So from this I can only conclude that the 970 might be throttling the performance of my 1060, and that my CPU is definitely bottlenecking my performance.

SO, that’s it for the number heavy bits… on to…


I play mainly 2 games right now, World of Warcraft and DOTA 2.
I also stream at 720p and 2000 bitrate.

All feedback is based on having my 1060 in the main slot, and 970 on the second slot, dedicated to physx

A) World of Warcraft

in game stats wow
Here are my settings and in game FPS.
Running on full screen mode, at 120 FPS, my in game frame rate is a steady 90+, in fact, most of the time it hovers around 96-98.

On my previous set up, I was getting almost only half the FPS with a range from 40-60.

A fun fact about my XL2411T monitor : While most FPS gamers buy this for the 120/144hz refresh rate, I actually bought it specifically to play MMOs – Wow and FFXIV. I get “carsick” when I play MMOs on low FPS, because the tearing and floaty graphics kill my eyes.



I don’t play DOTA 2 on the highest settings, and I don’t require it on 120Hz. I’m pretty used to 60Hz play, and it gives me a flat 120fps when my stream is not on.
With my 970, I wasn’t getting 120, I was getting around 80.

C) Live Streaming on Twitch

On my old set up (I removed the 560TI and use my 970 as a solo card), streaming was pretty decent, but still not up to standard.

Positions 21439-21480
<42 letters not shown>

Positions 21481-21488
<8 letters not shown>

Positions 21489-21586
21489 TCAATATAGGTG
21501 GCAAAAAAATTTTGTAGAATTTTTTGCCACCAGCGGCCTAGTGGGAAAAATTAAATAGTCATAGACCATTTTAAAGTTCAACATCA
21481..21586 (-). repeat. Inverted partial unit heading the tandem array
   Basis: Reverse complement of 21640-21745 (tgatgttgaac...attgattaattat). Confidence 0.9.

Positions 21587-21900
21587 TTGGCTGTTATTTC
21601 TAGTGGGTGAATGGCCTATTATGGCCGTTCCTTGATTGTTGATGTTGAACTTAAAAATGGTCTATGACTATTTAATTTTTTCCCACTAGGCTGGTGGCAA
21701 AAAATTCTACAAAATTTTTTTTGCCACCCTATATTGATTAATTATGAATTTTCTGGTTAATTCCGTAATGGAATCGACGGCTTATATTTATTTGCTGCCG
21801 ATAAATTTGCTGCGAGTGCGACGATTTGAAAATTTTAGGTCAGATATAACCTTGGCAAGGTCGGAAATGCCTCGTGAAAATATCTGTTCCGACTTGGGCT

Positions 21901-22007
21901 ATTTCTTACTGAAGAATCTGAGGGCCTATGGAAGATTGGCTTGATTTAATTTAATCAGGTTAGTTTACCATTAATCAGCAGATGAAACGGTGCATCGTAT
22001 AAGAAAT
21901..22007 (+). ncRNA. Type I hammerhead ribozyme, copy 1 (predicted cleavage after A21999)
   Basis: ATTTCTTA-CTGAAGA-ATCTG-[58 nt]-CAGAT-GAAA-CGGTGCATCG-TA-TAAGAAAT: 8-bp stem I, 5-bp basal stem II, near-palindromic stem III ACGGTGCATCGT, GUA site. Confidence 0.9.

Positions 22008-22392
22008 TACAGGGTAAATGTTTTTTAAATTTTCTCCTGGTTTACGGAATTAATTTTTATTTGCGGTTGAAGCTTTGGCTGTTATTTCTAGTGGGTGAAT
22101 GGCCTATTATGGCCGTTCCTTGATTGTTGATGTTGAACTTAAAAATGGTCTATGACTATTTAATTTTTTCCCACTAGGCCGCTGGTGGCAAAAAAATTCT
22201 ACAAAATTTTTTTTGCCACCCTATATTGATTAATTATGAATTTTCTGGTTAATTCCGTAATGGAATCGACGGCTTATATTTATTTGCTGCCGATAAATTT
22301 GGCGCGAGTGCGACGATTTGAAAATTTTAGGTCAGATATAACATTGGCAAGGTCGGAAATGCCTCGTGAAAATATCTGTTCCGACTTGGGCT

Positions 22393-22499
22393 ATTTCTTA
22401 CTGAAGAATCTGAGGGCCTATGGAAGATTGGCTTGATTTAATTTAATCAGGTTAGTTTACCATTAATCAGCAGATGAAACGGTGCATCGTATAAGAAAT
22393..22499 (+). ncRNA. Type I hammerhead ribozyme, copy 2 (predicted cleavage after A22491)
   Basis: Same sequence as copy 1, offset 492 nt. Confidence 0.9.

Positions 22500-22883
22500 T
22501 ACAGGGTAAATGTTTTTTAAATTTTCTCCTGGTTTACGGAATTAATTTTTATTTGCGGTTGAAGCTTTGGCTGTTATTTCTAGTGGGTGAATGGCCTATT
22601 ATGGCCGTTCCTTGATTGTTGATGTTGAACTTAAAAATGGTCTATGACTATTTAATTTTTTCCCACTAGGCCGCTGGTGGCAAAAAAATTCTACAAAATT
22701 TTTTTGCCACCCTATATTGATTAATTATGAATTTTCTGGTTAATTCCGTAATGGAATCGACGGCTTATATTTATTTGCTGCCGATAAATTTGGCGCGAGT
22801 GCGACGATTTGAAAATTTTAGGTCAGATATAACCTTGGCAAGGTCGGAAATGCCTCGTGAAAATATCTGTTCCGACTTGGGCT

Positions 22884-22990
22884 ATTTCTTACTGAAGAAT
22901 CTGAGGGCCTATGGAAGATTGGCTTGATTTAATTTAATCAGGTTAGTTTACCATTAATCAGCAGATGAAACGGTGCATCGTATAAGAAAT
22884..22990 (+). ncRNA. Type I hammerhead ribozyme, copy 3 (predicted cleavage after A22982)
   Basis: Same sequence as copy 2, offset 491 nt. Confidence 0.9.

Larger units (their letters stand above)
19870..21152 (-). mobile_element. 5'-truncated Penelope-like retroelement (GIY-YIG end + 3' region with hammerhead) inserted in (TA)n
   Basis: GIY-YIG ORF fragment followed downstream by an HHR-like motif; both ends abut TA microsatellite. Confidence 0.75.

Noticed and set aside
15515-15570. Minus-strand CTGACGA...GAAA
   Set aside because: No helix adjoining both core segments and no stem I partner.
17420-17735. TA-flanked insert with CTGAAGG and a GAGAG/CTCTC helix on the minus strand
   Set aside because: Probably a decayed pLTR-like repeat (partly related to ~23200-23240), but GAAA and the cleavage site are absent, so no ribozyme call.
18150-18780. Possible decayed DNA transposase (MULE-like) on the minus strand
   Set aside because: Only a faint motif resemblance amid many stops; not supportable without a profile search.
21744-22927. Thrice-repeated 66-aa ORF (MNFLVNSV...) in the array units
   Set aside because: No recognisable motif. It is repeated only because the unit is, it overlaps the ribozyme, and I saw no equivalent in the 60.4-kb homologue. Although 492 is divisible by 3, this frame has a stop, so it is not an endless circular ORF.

Software wise, I’m using XSplit, but will probably try to do some texting on Shadowplay sometime in the near future.
I was streaming on 2000 bitrate, 720p @30fps, and my system would choke now and then.
It still could manage to run and stream 2 games at once – I would tax my system by playing WoW whilst queuing for

Streaming DOTA 2 is generally not a very intensive thing, and I was managing this with minor problems – my in game FPS would drop to 40 fps, which is actually pretty jerky to play, but not that bad to watch on stream. It thus wasn’t very enjoyable to stream and play simultaneously.
I tested the new set up on the old stream settings (2000 bitrate, 720p @30fps) as well as the new settings (2600bitrate, 1080p @ 30fps) for quite a few games each, and here are my findings.

With my 1060, I can do 80fps in game, whilst streaming at 2600/1080/30. Whereas streaming on 2000/720/30 gives me 90FPS.

Streaming WoW on 2600bitrate, 1080p @ 30fps gives me an in game fps range of 60-80+. It doesn’t go over 90 fps, but the game play is smooth.

3. Summary/Overall Thoughts

Overall, of course there’s a noticeable difference in the performance of my graphics, but it’s also quite obvious that my CPU is a bottleneck.
I think it would be really fun to see what kind of stats I can get with the latest gen i7. Judging by the 3D mark scores online, I’m about 5000 points off firestrike – I do see stats of 15k.

In the meantime though, the biggest differences I see are when I play WoW, and when I stream. So I’m going to go out on a limb and conclude that you will see the best improvement on mid-high graphics intense games with the new card, if you were using a 970 previously.